Life With Big Sam……And Onwards Out East

Full-Back Who Wolves Didn’t See The Best Of

A few fleeting early-1980s glimpses in Wolves’ first team is only a small part of the Mick Bennett story. Charles Bamforth wanted to learn much more…..

Ask pretty much anyone in the world to name a football club and I am pretty confident you would hear the words Manchester United before long.

Their reach seems to be endless, so perhaps it should come as no surprise that they have a presence on the ground in the most outlying of places. Locations like Baku, the capital of Azerbaijan and the largest city on the Caspian Sea.

Mick Bennett......still passing on his football wisdom.

Mick Bennett……still passing on his football wisdom.

The head coach for the United youth set-up there is Mick Bennett, who spent too brief a time with Wolves. For a man born very much within commuter distance of Old Trafford, the former full-back has certainly put in some miles in a football career spanning 40 years.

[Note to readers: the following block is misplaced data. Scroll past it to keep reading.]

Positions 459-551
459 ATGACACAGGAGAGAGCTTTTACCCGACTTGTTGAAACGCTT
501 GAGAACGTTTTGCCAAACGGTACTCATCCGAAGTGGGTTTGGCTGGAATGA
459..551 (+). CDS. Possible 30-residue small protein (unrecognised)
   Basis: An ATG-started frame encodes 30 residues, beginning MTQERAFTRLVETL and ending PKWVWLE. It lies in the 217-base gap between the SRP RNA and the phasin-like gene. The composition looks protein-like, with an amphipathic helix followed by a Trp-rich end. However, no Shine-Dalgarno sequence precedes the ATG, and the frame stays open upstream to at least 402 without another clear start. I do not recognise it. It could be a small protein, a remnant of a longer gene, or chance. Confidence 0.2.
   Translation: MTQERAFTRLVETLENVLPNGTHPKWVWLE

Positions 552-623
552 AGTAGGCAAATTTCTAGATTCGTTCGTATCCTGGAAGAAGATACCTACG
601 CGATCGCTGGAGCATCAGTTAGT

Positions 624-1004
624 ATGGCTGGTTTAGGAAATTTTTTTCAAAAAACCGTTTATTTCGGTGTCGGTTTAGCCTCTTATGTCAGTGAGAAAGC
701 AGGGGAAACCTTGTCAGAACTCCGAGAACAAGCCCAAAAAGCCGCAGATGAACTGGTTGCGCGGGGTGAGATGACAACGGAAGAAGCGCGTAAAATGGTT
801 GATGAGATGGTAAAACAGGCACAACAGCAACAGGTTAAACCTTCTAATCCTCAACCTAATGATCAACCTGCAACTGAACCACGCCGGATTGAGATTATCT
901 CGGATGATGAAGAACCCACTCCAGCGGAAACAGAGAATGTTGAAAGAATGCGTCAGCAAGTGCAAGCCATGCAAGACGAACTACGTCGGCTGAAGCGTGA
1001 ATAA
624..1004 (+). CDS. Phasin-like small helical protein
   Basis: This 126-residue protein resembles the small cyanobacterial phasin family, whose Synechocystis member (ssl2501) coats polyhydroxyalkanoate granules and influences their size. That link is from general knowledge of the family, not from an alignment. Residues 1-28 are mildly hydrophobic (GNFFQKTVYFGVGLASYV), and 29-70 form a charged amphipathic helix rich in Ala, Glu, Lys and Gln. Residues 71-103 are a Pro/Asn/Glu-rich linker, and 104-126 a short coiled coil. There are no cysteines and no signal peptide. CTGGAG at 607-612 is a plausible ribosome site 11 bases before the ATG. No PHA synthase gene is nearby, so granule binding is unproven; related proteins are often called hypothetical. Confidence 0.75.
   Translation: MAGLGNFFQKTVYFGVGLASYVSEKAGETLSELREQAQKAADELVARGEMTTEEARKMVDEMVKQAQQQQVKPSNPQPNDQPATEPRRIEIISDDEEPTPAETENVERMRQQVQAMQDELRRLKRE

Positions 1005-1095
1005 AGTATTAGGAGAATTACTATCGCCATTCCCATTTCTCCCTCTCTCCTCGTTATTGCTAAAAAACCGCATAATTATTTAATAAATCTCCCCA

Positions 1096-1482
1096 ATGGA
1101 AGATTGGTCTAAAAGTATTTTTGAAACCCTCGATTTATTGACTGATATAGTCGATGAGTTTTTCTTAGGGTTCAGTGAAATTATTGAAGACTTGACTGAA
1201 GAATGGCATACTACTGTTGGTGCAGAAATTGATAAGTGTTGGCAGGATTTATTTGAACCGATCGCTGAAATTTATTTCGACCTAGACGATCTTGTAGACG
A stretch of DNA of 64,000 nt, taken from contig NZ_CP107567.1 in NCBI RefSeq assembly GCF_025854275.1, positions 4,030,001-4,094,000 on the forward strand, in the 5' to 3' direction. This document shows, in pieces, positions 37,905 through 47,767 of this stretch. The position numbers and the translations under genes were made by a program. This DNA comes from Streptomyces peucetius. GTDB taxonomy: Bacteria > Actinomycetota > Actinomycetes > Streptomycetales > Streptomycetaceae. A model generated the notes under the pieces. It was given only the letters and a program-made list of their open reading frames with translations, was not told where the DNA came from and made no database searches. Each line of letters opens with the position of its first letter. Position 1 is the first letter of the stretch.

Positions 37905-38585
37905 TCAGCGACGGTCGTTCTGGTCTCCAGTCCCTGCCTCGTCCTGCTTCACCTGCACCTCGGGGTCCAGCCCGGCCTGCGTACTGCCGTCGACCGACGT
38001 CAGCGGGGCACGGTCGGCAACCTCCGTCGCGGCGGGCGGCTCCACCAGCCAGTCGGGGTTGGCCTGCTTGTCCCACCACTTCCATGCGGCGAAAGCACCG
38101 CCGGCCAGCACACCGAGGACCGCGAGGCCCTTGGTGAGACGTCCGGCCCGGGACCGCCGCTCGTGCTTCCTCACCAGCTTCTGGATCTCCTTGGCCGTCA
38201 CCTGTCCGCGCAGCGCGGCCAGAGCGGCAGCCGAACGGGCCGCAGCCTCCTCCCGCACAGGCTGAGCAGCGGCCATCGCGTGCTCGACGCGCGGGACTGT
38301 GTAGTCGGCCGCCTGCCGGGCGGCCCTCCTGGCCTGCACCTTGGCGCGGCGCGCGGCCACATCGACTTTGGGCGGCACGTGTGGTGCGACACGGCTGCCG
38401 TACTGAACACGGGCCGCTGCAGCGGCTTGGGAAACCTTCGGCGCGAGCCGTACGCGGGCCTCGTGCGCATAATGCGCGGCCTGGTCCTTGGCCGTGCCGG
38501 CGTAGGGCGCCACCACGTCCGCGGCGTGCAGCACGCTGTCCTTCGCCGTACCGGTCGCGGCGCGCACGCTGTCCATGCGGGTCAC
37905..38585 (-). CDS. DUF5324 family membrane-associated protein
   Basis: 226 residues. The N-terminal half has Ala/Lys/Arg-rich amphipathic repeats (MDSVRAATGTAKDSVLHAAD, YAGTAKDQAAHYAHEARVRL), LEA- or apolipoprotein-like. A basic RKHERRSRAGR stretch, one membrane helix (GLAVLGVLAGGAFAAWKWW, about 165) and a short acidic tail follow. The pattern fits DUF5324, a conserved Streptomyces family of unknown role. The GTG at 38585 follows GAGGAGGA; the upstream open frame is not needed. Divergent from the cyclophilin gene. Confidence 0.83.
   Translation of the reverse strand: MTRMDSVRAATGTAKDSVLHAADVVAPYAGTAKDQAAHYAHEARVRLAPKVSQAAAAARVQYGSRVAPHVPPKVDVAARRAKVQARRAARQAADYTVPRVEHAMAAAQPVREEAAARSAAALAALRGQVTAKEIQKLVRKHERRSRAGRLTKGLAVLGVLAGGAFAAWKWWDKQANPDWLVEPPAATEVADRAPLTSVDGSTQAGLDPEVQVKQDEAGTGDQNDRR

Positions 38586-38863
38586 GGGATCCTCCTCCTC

“I was born in Bolton on Christmas Eve in 1962 and attended Hayward Grammar School,” he said. “I was always a winger or forward for school and boys’ clubs.

“I got to the last stage of the England schoolboys’ trial but was injured before the final selections, so I missed out. However, I did go on to play nine times for England Youths and captain them on four occasions. It could have been more had I not been in the Bolton first team at 17.

“I supported them from as early as I can remember. I must have been seven or eight when I first went to a game at Burnden Park. My all-time heroes were Peter Thompson and Frank Worthington. When I joined the staff, I was Frank’s boot man and went on to play with him at Preston.